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B&A: Advice for writing beginnings?

B&A: Advice for writing beginnings? Topic: How to write a compelling story about yourself
June 20, 2019 / By Lennard
Question: I'm still stuck on rewriting the beginning of book one. The rest of the story all falls into place for me, no problem, but I keep going back and redoing chapter one. Over and over and over. I suck at beginnings! Any advice is welcome. I'll check back in about twenty minutes - I'll go back to wrangling with those words for a while. GAH. Thank you :)
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Best Answers: B&A: Advice for writing beginnings?

Jaiden Jaiden | 1 day ago
My number one tip is that, no matter where you do decide to start, make sure there's at least a bit of action. Obviously, the first chapter is supposed to be what hooks the readers to the story and compels them to read the rest of the story. Have someone get arrested, beaten up, planning or plotting something or other - your prerogative. Just as long as you don't simply *describe* and info dump a bunch of stuff nobody cares about yet. I hate those kind of intros >:( Let's see, you could use one of the chapters/scenes that you already have as a prologue and then simply backtrack and tell us how you get there for chapter 1, 2, whatever you're missing. Just generally think of some exciting/intriguing event that will lead up to what you already have down. Be sure to not flood the first chapter or two with all of your characters at one time. It's too hard for readers to get to know the whole cast right off the bat. Just stick to one, maybe two, *maybe* three, tops. Also, choosing a relatively small setting is usually best. Absorbing a huge, detailed location when you're just getting introduced to the beginning of the story is a little much too, so just do a room or otherwise small, simple locale. Good luck!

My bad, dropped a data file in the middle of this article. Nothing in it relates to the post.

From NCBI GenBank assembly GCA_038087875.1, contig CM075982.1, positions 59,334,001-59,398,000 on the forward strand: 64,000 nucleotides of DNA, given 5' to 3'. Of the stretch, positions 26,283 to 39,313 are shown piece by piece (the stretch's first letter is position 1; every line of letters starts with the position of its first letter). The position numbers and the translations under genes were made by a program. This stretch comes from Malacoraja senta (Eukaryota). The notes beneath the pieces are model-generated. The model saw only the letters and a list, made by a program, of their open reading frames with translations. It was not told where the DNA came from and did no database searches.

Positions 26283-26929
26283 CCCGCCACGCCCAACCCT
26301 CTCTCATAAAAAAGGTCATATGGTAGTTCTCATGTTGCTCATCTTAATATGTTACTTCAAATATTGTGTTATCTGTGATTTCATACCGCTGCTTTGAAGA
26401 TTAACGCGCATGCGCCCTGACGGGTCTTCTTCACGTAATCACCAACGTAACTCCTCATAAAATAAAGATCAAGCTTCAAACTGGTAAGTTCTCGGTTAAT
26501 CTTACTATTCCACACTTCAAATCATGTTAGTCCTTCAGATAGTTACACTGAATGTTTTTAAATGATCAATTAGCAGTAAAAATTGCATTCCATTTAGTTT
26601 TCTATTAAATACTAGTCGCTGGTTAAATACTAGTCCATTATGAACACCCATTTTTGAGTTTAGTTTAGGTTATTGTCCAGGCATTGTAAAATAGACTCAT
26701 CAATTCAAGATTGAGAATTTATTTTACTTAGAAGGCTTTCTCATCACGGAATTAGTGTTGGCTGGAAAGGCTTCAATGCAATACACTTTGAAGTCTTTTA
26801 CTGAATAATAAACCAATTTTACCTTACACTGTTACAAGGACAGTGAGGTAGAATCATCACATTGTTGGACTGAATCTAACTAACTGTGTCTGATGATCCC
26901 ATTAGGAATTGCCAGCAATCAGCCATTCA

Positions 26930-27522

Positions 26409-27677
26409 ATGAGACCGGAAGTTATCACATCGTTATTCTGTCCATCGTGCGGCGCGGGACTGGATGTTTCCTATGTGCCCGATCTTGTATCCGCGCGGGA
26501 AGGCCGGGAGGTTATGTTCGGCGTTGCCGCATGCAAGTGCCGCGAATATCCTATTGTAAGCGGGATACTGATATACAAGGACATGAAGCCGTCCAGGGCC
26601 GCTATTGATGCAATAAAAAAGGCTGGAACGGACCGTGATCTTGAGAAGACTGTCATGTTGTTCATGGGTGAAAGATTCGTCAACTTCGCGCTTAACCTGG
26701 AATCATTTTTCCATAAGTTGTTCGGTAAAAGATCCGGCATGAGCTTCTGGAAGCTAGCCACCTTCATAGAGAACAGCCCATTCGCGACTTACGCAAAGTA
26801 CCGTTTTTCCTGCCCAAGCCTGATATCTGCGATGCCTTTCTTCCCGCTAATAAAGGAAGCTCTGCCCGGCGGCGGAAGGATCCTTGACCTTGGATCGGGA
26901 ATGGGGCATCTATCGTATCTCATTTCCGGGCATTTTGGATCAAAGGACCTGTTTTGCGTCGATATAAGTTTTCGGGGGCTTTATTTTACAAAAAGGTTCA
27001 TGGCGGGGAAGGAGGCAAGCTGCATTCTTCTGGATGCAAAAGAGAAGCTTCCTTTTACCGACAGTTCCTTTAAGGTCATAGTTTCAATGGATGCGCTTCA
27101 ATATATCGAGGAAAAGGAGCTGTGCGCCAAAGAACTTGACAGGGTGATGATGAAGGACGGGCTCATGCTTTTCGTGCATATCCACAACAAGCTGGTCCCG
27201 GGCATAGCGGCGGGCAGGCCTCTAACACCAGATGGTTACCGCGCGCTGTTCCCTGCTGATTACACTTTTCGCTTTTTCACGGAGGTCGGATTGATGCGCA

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Jaiden Originally Answered: B&A: Advice for writing beginnings?
My number one tip is that, no matter where you do decide to start, make sure there's at least a bit of action. Obviously, the first chapter is supposed to be what hooks the readers to the story and compels them to read the rest of the story. Have someone get arrested, beaten up, planning or plotting something or other - your prerogative. Just as long as you don't simply *describe* and info dump a bunch of stuff nobody cares about yet. I hate those kind of intros >:( Let's see, you could use one of the chapters/scenes that you already have as a prologue and then simply backtrack and tell us how you get there for chapter 1, 2, whatever you're missing. Just generally think of some exciting/intriguing event that will lead up to what you already have down. Be sure to not flood the first chapter or two with all of your characters at one time. It's too hard for readers to get to know the whole cast right off the bat. Just stick to one, maybe two, *maybe* three, tops. Also, choosing a relatively small setting is usually best. Absorbing a huge, detailed location when you're just getting introduced to the beginning of the story is a little much too, so just do a room or otherwise small, simple locale. Good luck!

Flurry Flurry